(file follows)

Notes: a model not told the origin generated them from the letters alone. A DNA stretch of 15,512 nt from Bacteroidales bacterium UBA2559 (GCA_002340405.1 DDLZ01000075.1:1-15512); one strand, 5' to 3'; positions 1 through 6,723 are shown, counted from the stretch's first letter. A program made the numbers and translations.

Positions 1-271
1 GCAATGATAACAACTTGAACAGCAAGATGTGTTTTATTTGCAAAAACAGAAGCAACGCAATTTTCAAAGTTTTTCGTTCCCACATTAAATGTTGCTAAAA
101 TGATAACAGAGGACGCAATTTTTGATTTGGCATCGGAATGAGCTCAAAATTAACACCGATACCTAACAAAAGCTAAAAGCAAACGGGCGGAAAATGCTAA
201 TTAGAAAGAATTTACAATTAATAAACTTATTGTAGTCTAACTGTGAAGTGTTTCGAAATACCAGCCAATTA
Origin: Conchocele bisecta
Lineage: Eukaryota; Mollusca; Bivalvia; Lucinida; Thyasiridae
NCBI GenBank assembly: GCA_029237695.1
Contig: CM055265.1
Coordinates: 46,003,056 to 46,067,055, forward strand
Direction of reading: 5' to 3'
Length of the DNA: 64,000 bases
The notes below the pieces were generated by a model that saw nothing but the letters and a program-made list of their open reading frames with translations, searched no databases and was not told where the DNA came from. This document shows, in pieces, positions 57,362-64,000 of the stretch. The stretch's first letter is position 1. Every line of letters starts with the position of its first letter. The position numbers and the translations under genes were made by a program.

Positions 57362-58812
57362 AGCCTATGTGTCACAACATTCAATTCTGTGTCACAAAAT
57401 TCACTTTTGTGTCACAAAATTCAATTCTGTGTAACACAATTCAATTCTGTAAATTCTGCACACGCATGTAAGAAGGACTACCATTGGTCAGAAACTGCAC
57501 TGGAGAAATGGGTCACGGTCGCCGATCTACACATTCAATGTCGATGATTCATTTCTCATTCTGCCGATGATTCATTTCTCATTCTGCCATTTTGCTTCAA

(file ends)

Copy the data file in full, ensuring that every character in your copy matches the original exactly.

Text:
Notes: a model not told the origin generated them from the letters alone. A DNA stretch of 15,512 nt from Bacteroidales bacterium UBA2559 (GCA_002340405.1 DDLZ01000075.1:1-15512); one strand, 5' to 3'; positions 1 through 6,723 are shown, counted from the stretch's first letter. A program made the numbers and translations.

Positions 1-271
1 GCAATGATAACAACTTGAACAGCAAGATGTGTTTTATTTGCAAAAACAGAAGCAACGCAATTTTCAAAGTTTTTCGTTCCCACATTAAATGTTGCTAAAA
101 TGATAACAGAGGACGCAATTTTTGATTTGGCATCGGAATGAGCTCAAAATTAACACCGATACCTAACAAAAGCTAAAAGCAAACGGGCGGAAAATGCTAA
201 TTAGAAAGAATTTACAATTAATAAACTTATTGTAGTCTAACTGTGAAGTGTTTCGAAATACCAGCCAATTA
Origin: Conchocele bisecta
Lineage: Eukaryota; Mollusca; Bivalvia; Lucinida; Thyasiridae
NCBI GenBank assembly: GCA_029237695.1
Contig: CM055265.1
Coordinates: 46,003,056 to 46,067,055, forward strand
Direction of reading: 5' to 3'
Length of the DNA: 64,000 bases
The notes below the pieces were generated by a model that saw nothing but the letters and a program-made list of their open reading frames with translations, searched no databases and was not told where the DNA came from. This document shows, in pieces, positions 57,362-64,000 of the stretch. The stretch's first letter is position 1. Every line of letters starts with the position of its first letter. The position numbers and the translations under genes were made by a program.

Positions 57362-58812
57362 AGCCTATGTGTCACAACATTCAATTCTGTGTCACAAAAT
57401 TCACTTTTGTGTCACAAAATTCAATTCTGTGTAACACAATTCAATTCTGTAAATTCTGCACACGCATGTAAGAAGGACTACCATTGGTCAGAAACTGCAC
57501 TGGAGAAATGGGTCACGGTCGCCGATCTACACATTCAATGTCGATGATTCATTTCTCATTCTGCCGATGATTCATTTCTCATTCTGCCATTTTGCTTCAA